The grading problem: opaque algorithms and let down students
- 2 minutes
- By Tom Andrews
I’m sure you’ll have read much about the understandable disappointment and shock at the calculation of this summer’s exam results. Nearly 40% of young people have had their A-level marks downgraded, with a further 97% of GCSE marks expected to follow, based on factors completely outside of their control.
Most alarmingly, the algorithm used to decide the results has determined the grades based upon the previous attainment of students as a whole in that area and school. Instead of education being a vehicle for social mobility, the algorithm has done the exact opposite: engineered social immobility.
This is also a symptom of a much wider, lesser-known problem: the fact that algorithms often decide some of our most important life events based on ‘averages’. Mortgage applications, insurance premiums and flight prices are just a few examples where our data is taken to determine what we’re capable of.
While this isn’t the first time that algorithms have been used to make choices about people, it’s one of the first times an algorithm has affected so many, to their knowledge, in such a personal way. You could also see the exact difference the algorithm made, comparing your teacher-determined predicted grades against your downgraded ‘actual’ grades.
Many young people also feel powerless, stuck between taking a year out and appealing, sitting their exams with less than a month to prepare, or simply accepting their downgraded results and going to a less academic university.
Even if their appeals are successful, this time for many has been messy, stressful and deeply upsetting.
How we can help
We’ve had a lot of discussions as a team to work out what we might be able to do to help. If a student wants to appeal because they’ve been treated unfairly, they need to go through the official processes. While this should definitely still happen, they may be able to strengthen their appeal by gathering more evidence, to demonstrate how inaccurate the estimation of their ability was.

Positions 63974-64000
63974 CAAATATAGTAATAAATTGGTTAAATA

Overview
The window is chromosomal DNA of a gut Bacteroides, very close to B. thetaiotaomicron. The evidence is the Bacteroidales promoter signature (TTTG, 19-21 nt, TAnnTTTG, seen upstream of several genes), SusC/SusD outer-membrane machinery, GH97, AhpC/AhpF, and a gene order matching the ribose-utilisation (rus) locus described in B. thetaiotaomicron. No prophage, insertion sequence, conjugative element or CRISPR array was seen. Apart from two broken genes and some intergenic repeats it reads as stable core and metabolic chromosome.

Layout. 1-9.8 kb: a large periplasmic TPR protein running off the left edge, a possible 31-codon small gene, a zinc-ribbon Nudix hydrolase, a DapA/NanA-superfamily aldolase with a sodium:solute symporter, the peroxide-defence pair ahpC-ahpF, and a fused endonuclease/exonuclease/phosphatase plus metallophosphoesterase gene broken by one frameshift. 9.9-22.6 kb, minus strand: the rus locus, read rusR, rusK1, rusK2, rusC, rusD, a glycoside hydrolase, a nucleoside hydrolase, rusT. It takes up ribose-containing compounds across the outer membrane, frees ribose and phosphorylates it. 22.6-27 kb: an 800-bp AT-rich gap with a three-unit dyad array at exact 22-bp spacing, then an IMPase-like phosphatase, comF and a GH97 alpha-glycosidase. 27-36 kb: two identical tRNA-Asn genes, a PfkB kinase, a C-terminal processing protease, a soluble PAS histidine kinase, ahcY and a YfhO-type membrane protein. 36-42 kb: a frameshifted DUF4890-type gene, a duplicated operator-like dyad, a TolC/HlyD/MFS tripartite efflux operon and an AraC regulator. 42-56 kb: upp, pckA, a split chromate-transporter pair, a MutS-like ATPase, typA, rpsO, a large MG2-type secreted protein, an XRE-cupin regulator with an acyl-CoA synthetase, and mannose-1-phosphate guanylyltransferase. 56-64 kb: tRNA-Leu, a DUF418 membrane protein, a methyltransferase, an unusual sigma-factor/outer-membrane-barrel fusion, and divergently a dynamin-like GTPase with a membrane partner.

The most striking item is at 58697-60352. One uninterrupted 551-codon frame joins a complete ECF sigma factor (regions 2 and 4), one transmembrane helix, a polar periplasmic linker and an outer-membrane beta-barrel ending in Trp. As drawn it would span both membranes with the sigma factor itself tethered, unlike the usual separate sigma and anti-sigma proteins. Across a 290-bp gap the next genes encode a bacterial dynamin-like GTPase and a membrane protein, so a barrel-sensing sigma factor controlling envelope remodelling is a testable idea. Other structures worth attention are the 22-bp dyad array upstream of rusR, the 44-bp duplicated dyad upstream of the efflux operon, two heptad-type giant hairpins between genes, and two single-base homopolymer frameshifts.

A subject access request, which is a written request you can send to any organisation asking to see all of the personal data that they hold on you, can do just that. If you send a request to your school or the exam boards, they must give you all of the information they hold on you, including what went into determining your grades.
We’ve set up a specific page for you to do this using our entirely free service here. If you can’t find the school or organisation that you want to send a request to, just get in touch and we’ll make sure it’s added to the system.
Hoping we can be in some help during this trying time, and wishing all of this summer’s students all the best with their results,
Founder of Rightly
How your mental health data and information is sold to advertisers
- Key issues
Our mental health data, for many of us the most personal, is regularly shared with advertisers and data brokers.
- 8 minutes
Celebrating our launch: welcome!
I wanted to write a brief blog post to say firstly, welcome! Secondly, to explain a little bit about why we started Rightly, how it works, and where we’re trying to get to. I’ll keep it short and (a bit) sweet.
- 2 minutes